These owl ornaments are a fun little craft project for a cold, winter day and a hoot to make! Pine cones, acorn caps and other foraged materials add woodland details and some affordable natural charm.
Sunday was cold and rainy, perfect weather to stay indoors and do some winter nesting!
We’re enjoying the glow and twinkle of the lights from our Winter Nesting Tree, a cheery solution to brighten the house during the cold, gray months of January and February. Our winter tree is decorated with snowflakes, icy branches, glittery nests, pine cones and bird ornaments, you can see it HERE.
I decided try my hand at making some ornaments to add to my ‘parliament’ of owls to hang on the tree. I had plans to make these before Christmas to share, but there’s never enough time during the *owlidays*!
These owls were a hoot to make and fun little rainy or snowy day project!
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I started with some sweater ornaments I found on clearance after Christmas. My ornaments were 4 inches and 2.75 inches. If you don’t have a ready-made ornament to decorate, you can fashion one from a Styrofoam ball, covering it in a sock or upcycling a sweater from the thrift store.
I used the same method and materials as with my No-Carve Pumpkin Owls. . .using natural materials to add some woodland details with pine cones, acorn caps, hickory nut hulls, and some maiden grass with its feathery plumes. I gave the grass a spritz of hairspray to keep the fuzz from flying away.
I used a pair of pliers to snip off the pine cone scales for the eyes.
Tips cut off the end of the pine cones were glued on to twigs as owl talons and give the owl a place to roost.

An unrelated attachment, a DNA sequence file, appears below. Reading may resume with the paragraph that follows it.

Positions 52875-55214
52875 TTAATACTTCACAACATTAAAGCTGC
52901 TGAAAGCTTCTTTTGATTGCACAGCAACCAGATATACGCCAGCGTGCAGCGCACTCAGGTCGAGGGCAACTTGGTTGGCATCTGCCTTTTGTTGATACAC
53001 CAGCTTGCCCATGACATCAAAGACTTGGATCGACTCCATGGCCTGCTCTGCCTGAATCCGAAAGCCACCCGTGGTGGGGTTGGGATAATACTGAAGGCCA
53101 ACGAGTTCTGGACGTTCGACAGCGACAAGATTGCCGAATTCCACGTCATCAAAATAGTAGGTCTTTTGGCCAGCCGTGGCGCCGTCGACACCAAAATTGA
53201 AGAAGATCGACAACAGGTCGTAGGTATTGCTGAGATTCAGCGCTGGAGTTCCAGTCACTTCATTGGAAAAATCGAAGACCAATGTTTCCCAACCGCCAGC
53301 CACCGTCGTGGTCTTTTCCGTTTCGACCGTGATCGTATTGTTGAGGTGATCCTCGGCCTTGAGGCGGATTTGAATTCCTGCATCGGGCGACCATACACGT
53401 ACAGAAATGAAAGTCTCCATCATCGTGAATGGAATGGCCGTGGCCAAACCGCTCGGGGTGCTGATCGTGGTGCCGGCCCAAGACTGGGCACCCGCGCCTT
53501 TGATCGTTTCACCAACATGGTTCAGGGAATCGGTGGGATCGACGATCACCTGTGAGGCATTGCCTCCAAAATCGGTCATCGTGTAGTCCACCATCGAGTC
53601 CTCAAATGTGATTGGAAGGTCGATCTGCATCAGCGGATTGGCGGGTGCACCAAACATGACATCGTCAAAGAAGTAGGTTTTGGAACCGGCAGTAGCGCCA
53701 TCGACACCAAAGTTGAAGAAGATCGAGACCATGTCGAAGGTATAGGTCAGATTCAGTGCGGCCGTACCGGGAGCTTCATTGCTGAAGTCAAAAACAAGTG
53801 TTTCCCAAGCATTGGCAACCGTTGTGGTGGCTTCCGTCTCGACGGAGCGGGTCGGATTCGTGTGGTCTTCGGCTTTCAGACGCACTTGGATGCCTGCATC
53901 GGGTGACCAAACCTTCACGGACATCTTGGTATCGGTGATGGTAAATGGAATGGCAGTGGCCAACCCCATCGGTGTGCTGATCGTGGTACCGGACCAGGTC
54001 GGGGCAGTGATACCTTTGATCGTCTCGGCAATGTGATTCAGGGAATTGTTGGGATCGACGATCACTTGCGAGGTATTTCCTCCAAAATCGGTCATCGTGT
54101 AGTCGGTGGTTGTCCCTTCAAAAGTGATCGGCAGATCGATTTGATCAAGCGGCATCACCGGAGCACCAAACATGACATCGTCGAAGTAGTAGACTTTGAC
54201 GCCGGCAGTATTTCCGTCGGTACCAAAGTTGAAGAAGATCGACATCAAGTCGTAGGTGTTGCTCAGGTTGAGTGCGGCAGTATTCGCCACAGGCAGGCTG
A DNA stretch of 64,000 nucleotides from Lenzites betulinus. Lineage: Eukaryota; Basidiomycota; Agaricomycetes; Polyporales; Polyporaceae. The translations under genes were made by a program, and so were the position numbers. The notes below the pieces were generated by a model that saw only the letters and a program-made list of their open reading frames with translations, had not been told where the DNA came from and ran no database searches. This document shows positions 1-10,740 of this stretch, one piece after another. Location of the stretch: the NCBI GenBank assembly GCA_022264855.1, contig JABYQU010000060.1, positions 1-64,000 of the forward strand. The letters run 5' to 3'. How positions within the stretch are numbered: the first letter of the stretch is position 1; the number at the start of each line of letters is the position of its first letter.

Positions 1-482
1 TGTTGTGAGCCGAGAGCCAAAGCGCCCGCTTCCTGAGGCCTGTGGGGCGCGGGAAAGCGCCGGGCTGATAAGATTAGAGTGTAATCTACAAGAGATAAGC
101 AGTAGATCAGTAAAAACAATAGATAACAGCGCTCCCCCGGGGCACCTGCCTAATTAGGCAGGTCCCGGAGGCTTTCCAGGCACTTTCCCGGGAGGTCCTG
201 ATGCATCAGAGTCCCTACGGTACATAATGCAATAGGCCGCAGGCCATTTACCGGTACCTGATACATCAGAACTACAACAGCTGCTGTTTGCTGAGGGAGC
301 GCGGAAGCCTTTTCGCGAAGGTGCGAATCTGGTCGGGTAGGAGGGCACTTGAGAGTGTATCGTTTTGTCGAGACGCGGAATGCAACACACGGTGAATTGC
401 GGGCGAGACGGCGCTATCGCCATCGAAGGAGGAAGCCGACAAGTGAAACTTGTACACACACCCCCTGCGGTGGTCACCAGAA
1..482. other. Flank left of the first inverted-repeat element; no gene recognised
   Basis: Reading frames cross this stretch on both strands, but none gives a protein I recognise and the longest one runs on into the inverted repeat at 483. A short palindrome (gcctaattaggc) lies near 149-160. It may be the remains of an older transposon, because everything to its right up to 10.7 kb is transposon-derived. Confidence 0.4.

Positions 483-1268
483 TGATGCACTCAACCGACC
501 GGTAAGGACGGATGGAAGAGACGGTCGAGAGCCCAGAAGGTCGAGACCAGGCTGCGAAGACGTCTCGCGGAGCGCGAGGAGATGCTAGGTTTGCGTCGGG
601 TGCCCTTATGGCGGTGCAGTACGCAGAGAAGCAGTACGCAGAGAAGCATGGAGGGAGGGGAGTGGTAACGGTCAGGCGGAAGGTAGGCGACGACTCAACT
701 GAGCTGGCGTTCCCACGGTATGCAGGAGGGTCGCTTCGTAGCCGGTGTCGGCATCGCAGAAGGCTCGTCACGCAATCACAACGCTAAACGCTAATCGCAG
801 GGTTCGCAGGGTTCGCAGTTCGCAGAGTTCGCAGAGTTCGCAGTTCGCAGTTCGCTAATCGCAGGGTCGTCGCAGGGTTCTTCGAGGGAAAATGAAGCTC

Use a hot glue gun to attach your materials.
Tip: It’s always wise 🦉 to keep a glass of ice water handy when you use your glue gun so you can peel any hot glue off your fingers immediately to prevent burns.
Tip: I find it easier to assemble the eyes and glue them together on a silicone hot glue gun mat. When cool, you can peel it off the mat and glue it already assembled onto the ornament. A hickory nut hull provides a beak for the larger size ornament. Grass plumes were glued on next for a feathery brow. If you don’t have any grasses to use, skip them and just use craft feathers.
No birds were harmed in the making of these owl ornaments ;). . . I found ‘fancy’ craft feathers at Hobby Lobby and added them to the owl for brows and wings. The package says ‘domestic goose’ feathers.
Since most of my bird ornaments on the tree have some sparkle, I decide to add some glitter, painting on a little Mod Podge first on the areas I wanted it to adhere, and then sprinkling on crystal glitter.
Allow the Mod Podge to dry and then shake off the excess glitter. I lined a sheet pan with wax paper to make it easy to pour the excess glitter back into the container to reuse it.
I used Mod Podge since that is what I had, but you could use any white craft glue that dries clear to add some glittery details if desired.
A pistachio shell provides a beak for a smaller owl.
Here is my new happy owl trio and family. . .
I tucked them a bowl with some greenery and pine cones to photograph them, but they’ll fly back to the tree to roost and join their owl friends.
You’ll can also see them nesting in a winter wreath and find
An Easy Finger Knitting Project + DIY Winter Wreath, HERE.
I hope you’re staying warm and cozy in your nest. ♥